• Circuit Citys offer: If you find a lower advertised price, youll get that money back
      • Double the Difference Price Guarantee as a credible commitment
  • This makes Circuit City cut prices whenever local TV stores cuts prices
    • Local stores realize that they wont undercut Circuit City
    • Customers realize it is unlikely to find lower prices
    • If potential entrants ( Best Buys, Silo, Freddys,etc. ) think they can get a foothold in area, they know that Circuit Citys pricingis a credible commitment.

11. Size Barriers

  • Sometimes entrants must leap to a large scale if they wish to enter a market
    • incumbent firms may accommodate the entrant, allowing a niche.
    • incumbent firms may take entry deterring actions, such as cutting their prices at any threat of entry.

12. Excess Capacity, Scale of Entry, and Entry Deterrence

  • Building excess capacity can deter entry.Potential entrants know that the price can be driven down to near zero if they entered, and the incumbent firm began a price war.
  • The building of extra capacity is an action in a sequential game, often with the intent of forestalling entry.This is called aprecommitment game .

13. Sorting Rules

  • Brand loyalty to incumbents
  • Efficient rationing
  • Random rationing
  • Inverse intensity rationing

14. Theory ofContestable Markets

  • The theory of contestablemarkets holds that, with nobarriers to entry, even amonopolistmustbe awarethat charging higher prices will encourage entry.
  • Hence, a contestable market will tend to have zero economic profits and competitive prices.
  • Potential entry, rather than number of firms matters most

15. SimultaneousGames

  • Asealed bid auction is a simultaneous game .
  • Adominant strategy is the best decision, no matter what anyone else does.It is an action (strategy) that is better in each "state of the world."
  • When no Nash equilibrium exists, it is useful to hide one's strategy by randomly changing strategies.This is amixedNash equilibrium strategy.

16. Nash Equilibrium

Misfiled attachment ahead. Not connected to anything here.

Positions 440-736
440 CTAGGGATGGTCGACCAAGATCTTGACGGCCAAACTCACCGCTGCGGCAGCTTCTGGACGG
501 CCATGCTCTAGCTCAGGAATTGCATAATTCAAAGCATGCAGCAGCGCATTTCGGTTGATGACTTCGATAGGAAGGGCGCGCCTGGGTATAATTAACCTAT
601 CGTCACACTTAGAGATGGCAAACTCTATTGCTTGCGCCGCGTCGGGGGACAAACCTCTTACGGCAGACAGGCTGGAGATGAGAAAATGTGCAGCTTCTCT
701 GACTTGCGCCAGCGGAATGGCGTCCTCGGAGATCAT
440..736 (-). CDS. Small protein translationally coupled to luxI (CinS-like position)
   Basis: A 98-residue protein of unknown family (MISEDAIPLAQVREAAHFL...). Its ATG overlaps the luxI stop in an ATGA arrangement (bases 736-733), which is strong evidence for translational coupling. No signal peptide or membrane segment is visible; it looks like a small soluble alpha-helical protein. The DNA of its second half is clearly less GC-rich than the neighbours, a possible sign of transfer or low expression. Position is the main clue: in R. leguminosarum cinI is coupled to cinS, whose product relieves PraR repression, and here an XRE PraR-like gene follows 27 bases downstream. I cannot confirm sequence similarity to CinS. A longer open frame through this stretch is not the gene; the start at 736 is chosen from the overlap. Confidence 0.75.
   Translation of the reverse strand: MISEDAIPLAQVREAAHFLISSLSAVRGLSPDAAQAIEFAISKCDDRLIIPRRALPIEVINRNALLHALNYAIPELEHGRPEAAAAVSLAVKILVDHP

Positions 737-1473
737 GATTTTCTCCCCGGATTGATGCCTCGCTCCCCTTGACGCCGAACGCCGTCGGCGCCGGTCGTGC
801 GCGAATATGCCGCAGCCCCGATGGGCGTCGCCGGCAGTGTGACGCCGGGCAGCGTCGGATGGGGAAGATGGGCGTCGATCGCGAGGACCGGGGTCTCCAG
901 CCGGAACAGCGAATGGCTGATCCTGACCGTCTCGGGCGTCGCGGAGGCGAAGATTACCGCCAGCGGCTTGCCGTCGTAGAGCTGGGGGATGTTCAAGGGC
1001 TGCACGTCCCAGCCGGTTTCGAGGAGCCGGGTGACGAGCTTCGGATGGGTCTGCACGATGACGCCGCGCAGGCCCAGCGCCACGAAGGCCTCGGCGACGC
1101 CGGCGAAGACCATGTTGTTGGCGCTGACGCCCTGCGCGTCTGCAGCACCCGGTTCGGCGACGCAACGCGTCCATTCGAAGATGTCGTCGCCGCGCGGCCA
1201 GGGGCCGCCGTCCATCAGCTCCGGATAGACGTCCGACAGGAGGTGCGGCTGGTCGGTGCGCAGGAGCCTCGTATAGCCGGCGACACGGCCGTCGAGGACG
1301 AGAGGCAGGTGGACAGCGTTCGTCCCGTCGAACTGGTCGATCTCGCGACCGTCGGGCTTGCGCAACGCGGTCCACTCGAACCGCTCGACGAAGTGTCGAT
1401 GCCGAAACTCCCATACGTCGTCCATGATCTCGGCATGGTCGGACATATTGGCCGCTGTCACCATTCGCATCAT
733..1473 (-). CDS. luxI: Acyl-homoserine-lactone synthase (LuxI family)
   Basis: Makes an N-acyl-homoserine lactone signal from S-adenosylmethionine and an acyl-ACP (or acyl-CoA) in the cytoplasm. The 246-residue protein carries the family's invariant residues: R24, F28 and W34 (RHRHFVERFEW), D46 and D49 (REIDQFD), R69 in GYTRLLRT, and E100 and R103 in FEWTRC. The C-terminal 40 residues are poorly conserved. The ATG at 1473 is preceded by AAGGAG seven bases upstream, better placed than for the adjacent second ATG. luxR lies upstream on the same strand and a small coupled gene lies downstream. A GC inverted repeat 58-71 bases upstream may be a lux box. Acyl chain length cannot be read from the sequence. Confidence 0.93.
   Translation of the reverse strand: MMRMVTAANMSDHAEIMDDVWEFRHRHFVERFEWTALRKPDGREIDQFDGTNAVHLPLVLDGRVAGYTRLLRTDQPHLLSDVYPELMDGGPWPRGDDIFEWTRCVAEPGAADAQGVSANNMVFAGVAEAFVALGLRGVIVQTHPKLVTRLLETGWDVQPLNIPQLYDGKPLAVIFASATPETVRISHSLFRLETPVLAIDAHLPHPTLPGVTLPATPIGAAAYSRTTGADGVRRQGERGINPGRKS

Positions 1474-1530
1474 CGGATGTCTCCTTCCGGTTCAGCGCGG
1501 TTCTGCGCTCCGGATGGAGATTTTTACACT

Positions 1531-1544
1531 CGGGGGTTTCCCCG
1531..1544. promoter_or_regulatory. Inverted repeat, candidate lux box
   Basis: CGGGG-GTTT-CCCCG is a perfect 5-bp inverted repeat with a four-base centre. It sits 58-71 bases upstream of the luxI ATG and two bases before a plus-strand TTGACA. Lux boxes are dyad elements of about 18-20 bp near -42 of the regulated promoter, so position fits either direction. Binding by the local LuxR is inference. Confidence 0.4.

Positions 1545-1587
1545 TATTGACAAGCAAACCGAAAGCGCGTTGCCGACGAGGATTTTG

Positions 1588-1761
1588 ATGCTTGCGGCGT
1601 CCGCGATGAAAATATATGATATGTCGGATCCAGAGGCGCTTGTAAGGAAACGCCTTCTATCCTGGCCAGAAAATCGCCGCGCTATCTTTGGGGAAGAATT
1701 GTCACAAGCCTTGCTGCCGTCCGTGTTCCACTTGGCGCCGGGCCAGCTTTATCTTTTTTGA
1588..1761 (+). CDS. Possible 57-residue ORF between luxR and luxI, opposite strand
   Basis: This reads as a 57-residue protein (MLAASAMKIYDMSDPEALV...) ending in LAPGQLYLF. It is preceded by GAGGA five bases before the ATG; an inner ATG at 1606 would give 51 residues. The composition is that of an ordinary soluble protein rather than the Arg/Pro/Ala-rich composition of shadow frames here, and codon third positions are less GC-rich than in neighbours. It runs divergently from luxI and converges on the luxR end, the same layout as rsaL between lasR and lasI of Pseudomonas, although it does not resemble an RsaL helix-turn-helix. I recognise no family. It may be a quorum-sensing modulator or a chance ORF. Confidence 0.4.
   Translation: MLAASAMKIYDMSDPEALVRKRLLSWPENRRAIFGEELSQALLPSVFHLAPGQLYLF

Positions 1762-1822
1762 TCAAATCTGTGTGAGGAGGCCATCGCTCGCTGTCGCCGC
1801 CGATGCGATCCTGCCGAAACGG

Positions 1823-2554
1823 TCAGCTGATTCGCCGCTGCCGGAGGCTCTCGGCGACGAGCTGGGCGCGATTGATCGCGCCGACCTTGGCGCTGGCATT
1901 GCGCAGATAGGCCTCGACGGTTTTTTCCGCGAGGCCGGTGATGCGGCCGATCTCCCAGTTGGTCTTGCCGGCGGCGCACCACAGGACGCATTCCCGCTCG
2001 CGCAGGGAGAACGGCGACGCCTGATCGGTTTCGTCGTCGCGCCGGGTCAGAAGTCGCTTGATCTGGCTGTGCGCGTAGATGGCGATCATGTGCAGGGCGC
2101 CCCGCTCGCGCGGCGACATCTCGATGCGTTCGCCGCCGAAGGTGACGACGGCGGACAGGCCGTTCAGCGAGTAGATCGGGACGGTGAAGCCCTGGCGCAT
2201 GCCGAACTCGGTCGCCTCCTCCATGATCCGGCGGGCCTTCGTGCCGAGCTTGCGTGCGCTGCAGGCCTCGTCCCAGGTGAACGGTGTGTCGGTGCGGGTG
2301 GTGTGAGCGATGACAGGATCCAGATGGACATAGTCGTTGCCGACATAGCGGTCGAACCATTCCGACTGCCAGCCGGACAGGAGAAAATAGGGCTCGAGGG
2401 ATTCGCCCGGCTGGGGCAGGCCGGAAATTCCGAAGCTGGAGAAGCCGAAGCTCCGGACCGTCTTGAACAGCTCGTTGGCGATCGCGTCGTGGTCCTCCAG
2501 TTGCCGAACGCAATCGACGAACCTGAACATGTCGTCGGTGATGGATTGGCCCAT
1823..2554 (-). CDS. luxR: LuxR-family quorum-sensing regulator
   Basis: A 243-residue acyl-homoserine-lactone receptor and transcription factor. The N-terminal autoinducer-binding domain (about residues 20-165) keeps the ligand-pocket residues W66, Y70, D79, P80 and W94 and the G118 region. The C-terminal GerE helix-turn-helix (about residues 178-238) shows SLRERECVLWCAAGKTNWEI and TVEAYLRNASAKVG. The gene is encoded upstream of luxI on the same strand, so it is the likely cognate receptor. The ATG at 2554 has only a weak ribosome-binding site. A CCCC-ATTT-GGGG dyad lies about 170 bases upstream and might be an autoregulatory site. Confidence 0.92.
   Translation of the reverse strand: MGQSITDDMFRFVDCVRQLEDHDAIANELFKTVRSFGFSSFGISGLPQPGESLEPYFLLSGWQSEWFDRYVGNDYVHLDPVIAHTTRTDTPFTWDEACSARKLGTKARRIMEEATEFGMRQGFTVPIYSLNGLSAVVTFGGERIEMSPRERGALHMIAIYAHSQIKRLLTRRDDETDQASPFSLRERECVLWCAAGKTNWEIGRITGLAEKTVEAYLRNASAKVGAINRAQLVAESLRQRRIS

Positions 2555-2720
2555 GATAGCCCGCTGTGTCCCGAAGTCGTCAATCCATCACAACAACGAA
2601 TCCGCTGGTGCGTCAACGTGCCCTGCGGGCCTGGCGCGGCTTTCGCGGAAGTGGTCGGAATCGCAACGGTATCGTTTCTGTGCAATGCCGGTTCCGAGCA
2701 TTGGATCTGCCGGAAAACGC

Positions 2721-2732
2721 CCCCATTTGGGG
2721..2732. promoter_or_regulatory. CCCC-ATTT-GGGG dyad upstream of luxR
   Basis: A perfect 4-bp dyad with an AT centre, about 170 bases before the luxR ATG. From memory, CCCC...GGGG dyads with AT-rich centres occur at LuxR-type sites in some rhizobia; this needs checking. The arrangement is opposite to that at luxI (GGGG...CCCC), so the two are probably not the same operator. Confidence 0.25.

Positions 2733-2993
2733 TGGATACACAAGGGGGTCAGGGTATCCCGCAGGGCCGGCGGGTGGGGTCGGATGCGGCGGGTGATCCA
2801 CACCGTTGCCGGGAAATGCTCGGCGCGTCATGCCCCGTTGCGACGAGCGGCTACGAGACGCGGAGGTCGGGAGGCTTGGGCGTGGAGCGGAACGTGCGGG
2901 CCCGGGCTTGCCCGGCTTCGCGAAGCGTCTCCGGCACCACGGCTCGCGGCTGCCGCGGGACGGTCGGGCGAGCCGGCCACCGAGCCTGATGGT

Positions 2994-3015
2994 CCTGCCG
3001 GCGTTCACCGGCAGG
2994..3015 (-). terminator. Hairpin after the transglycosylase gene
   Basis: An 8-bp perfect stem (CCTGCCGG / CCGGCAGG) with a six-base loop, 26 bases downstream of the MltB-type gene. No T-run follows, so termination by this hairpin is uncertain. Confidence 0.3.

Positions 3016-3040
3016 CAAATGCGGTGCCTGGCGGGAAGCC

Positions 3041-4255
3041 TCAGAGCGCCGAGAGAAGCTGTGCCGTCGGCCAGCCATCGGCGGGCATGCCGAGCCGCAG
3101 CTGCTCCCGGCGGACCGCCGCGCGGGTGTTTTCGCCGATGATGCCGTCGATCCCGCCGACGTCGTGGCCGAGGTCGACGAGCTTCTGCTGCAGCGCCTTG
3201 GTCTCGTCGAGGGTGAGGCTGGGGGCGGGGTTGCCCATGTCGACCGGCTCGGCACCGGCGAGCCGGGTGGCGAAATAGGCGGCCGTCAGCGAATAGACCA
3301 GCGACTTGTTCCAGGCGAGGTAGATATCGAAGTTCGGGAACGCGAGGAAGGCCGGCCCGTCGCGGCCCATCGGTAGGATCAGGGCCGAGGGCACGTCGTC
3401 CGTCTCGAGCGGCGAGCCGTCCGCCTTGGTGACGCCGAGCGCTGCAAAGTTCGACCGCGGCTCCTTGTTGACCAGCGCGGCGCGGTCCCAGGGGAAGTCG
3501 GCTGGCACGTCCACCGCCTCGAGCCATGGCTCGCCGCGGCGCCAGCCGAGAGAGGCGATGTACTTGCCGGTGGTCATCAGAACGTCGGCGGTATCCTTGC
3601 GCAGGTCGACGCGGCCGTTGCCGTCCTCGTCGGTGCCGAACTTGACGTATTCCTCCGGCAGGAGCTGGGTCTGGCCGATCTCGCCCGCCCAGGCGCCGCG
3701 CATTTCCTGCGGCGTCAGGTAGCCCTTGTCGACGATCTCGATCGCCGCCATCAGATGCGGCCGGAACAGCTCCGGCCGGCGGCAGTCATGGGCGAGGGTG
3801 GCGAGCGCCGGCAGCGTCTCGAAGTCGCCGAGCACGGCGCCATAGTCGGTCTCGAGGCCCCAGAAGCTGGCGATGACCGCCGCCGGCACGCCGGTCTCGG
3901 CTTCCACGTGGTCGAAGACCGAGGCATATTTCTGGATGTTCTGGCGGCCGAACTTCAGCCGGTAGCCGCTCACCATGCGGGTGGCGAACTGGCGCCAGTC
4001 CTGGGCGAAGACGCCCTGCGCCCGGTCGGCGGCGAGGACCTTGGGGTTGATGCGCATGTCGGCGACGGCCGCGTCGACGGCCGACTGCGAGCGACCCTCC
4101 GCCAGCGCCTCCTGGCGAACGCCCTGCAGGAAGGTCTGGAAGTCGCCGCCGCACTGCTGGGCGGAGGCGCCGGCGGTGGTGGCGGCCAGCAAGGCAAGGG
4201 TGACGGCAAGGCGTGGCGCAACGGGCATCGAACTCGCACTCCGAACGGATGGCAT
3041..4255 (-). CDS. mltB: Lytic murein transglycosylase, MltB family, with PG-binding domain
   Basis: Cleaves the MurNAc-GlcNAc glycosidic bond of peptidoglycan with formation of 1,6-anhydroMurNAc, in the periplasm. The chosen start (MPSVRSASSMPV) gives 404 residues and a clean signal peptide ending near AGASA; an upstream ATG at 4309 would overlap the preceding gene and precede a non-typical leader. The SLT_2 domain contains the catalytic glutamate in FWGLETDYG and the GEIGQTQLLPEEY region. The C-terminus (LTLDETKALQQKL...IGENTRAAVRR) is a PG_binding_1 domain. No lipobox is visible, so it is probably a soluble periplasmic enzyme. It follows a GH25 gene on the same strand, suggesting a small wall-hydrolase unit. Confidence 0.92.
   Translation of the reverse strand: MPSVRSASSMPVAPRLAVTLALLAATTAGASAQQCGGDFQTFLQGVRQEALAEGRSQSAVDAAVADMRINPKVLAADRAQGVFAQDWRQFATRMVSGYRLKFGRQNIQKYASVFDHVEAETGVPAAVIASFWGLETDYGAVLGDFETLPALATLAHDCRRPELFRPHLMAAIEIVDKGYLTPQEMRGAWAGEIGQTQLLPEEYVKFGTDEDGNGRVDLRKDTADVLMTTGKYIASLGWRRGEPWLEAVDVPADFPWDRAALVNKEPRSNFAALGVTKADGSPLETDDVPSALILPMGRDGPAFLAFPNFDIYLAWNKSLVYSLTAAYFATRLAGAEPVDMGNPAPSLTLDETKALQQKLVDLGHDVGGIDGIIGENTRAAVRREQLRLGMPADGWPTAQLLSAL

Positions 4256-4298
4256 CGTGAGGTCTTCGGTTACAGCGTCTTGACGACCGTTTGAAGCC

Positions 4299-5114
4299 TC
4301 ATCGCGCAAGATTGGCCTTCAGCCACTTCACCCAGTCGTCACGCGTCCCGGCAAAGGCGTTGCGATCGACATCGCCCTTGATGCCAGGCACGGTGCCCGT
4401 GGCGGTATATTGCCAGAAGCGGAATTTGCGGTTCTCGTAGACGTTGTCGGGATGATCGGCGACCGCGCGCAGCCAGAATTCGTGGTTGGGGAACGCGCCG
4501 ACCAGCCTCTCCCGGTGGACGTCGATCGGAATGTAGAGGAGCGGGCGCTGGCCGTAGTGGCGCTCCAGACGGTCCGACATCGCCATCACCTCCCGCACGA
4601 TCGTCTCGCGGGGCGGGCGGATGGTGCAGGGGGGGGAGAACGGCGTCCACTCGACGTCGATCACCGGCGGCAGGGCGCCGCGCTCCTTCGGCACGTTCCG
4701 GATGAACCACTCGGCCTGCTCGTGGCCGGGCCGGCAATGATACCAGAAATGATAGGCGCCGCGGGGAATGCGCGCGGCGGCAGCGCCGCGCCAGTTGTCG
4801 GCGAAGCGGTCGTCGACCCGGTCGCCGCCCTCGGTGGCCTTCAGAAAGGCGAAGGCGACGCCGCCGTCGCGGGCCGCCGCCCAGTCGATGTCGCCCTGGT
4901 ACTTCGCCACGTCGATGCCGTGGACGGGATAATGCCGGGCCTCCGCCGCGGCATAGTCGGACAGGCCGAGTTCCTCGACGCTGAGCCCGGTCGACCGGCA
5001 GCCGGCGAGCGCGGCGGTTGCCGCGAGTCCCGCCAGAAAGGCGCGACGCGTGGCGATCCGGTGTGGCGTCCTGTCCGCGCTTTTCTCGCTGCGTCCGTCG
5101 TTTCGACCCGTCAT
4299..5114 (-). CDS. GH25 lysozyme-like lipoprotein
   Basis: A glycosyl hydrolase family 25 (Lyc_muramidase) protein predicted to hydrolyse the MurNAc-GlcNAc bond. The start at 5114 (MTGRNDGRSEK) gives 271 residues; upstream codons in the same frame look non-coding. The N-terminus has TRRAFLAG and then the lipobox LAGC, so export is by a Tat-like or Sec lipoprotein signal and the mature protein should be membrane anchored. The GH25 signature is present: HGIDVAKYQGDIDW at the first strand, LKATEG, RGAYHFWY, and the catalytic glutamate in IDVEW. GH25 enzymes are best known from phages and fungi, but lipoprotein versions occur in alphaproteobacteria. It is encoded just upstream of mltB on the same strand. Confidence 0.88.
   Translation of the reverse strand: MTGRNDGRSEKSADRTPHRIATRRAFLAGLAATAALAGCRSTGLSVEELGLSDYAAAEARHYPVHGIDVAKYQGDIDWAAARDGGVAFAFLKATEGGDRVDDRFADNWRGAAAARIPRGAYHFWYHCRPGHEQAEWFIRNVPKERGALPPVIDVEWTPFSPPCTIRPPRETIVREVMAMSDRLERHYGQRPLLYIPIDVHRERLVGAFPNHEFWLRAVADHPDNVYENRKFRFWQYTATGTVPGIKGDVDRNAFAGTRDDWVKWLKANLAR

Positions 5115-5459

• When all players make their best reply responses (so changing their choices cannot improve their position) then the game is in a Nash Equilibrium.
  • Since game trees have several branches, we can examine the concept of equilibrium in each part of the tree, called asubgame .

17. Escape From Prisoner's Dilemma:Repeated Games

  • If the games are repeated, there is greater expectation that firms will achieve the cooperative solution.
  • Each firm "shows" by its behavior each period that it wants to cooperate.
  • Firms that expand production "show" that they do not want to cooperate.

18. Examples ofRepeated Game Strategies

  • agrim trigger strategy which has an infinitely long punishment.
  • alternatively, the punishment can last for a period.
  • For multi-period games, there usually is some period of punishment that can induce cooperation.

19. Trembling-hand trigger

  • For non-infinite lived games, if you are one period before the end, the best strategy is to act noncooperatively.
    • Yet this logic works for two periods before the end, and tends to unravel a cooperative, multi-period game.
  • Some game theorists have wondered if the slight defections could go unpunished, called atrembling hand trigger strategy .
  • If the rival acts noncooperatively once, perhaps you can forgive.But fool me twice, and then watch out!

20. Capacity Planning and Pricing Against a Low-Cost Competitor Appendix 14A

  • Piedmont AirlinesandPeople Expresspresent a case study of the reaction to entry of a low-cost firm.
  • Deregulation in 1979 permitted new entry
  • People Expresswas the first to enter the highly competitive airline industry.
  • Choice of 30-seat or 120-seat planes.

21. Airline Strategy

  • People Express tried a strategy of a uniform low-price in the mid-Atlantic states in 1981.
  • They cut costs by adding seats and eliminating all 'frills.' Low cost flying would compete with driving.
  • People Express could enter with large or small scale planes
  • Should they uselarge scaleorsmall scale , measured number of seats per